A small world
Duarte Lima traveled the United States for three months and wrote in reporting he was upset that he could not use a motorized access way in a state vehicle park to park his towel and watch the sunset (“Cars on the beach shock,” Dec. 5).
By coincidence, this is the third foreign letter recently printed with the same talking points. Clearly something does not ring true.
Tourists often confuse the “slice of life” they experience for the overriding reality of an area. In the case of these letters, it appears a misrepresentation of the limited scope and purpose of the Ocean State Vehicular Recreation Area may have been imparted upon our foreign friends. By whom is anyone’s guess.
It is my opinion that low journalistic standards continue to be fostered upon the Ocean State Vehicular Recreation Area by The Tribune. In this instance by the de facto acceptance that a spontaneous world-wide movement has emerged to close the Oceano Dunes.
Had a rash of Nigerian e-mails suddenly started appearing in newspaper mailboxes, surely an editor would have the intellectual curiosity to ask why. Why not the same interest here? Truly, it’s a small world.
What to expect
While resisting its fiscal responsibility in the havoc it is causing to the health of Mesa and Oceano citizens, the State Parks off-highway division is spending hundreds of thousands of dollars challenging those who are trying to protect public health (“State Parks to study Dunes wind,” Dec. 14).
What can we expect from State Parks’ newly proposed wind study? Let’s look at other “research” State Parks has done.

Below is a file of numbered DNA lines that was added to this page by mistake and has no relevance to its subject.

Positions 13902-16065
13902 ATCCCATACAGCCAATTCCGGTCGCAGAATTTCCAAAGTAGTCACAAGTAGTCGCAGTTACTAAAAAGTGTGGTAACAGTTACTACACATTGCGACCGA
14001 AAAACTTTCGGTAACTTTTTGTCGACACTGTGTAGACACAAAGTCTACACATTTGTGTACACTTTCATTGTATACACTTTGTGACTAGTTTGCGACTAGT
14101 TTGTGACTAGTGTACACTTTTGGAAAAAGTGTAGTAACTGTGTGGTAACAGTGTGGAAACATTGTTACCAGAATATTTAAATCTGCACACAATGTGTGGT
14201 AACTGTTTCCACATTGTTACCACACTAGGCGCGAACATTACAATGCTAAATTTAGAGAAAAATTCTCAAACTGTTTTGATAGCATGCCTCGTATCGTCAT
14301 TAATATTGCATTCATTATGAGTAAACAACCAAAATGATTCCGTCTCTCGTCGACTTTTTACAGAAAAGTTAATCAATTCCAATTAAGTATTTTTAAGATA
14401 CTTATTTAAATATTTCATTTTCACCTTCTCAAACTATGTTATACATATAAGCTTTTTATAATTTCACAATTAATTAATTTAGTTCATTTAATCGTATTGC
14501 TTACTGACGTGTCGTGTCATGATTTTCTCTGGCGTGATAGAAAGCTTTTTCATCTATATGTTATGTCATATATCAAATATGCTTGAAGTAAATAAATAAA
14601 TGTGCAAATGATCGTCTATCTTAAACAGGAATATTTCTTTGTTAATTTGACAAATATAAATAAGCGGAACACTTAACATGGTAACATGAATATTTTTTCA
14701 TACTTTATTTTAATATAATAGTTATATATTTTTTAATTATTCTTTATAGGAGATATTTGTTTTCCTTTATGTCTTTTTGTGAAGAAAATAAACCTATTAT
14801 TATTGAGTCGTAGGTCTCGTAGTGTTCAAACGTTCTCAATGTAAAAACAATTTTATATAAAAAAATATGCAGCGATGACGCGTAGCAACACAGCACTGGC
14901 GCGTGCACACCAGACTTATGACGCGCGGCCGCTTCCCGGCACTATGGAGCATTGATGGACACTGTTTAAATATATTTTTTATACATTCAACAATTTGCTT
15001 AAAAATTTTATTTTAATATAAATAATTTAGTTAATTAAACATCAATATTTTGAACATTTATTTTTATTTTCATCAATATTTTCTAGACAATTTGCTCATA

The fuel tax study that skims off $60 million a year from our gas tax at the pump that would otherwise go to cities, counties and for road maintenance. The California Legislature redid the study and found it was overestimated by 50 percent.
The least environmentally damaging entry into the Oceano Dunes State Vehicular Recreation Area study, which found the Grand and Pier entries the least damaging. The research did not consider any impacts of vehicles on the beach and creek.
The economic impact studies, whose preposterous claims of benefit to our county were arrived at by including gasoline purchases. Only pennies on the dollar spent for gasoline stay in our county. Most goes to foreign countries.
State Parks’ “research” should not be trusted, especially when it comes to public health.
It’s your money
Michael Van Belleghem wants to know why anyone would be opposed to State Parks and the off-highway vehicles division “studying” the link between our severe local air pollution problems and the Oceano Dunes State Vehicular Recreation Area (“Why appeal?,” Dec. 18). A link, he fails to mention, that has already been established in a “scientifically accurate and peer-reviewed” study conducted by the Air Pollution Control District.
One might be opposed to the study for the same reason one might oppose “studies” funded by the tobacco industry on the links between smoking and cancer or by Exxon/Mobil on the links between fossil fuel emissions and climate change.
With one difference: State Parks is financing its fishing expedition with your money, Van Belleghem.
Behind the curtain
The protest against State Parks’ proposal to study wind patterns at Oceano Dunes reminds me of two things:
1. “The Wizard of Oz:” Don’t look behind the curtain.
2. Climategate: The effort to suppress any evidence or investigation that might counter global warming claims.
Admittedly, State Parks does have a vested interest in the wind problem. So do the people opposed to the study.
I think their opposition, in some cases, goes beyond the health concerns and involves politics and prestige as well.
By all means, do “look behind the curtain.” Amazing what you might find, as in the two examples above.
Leonard D. Baumert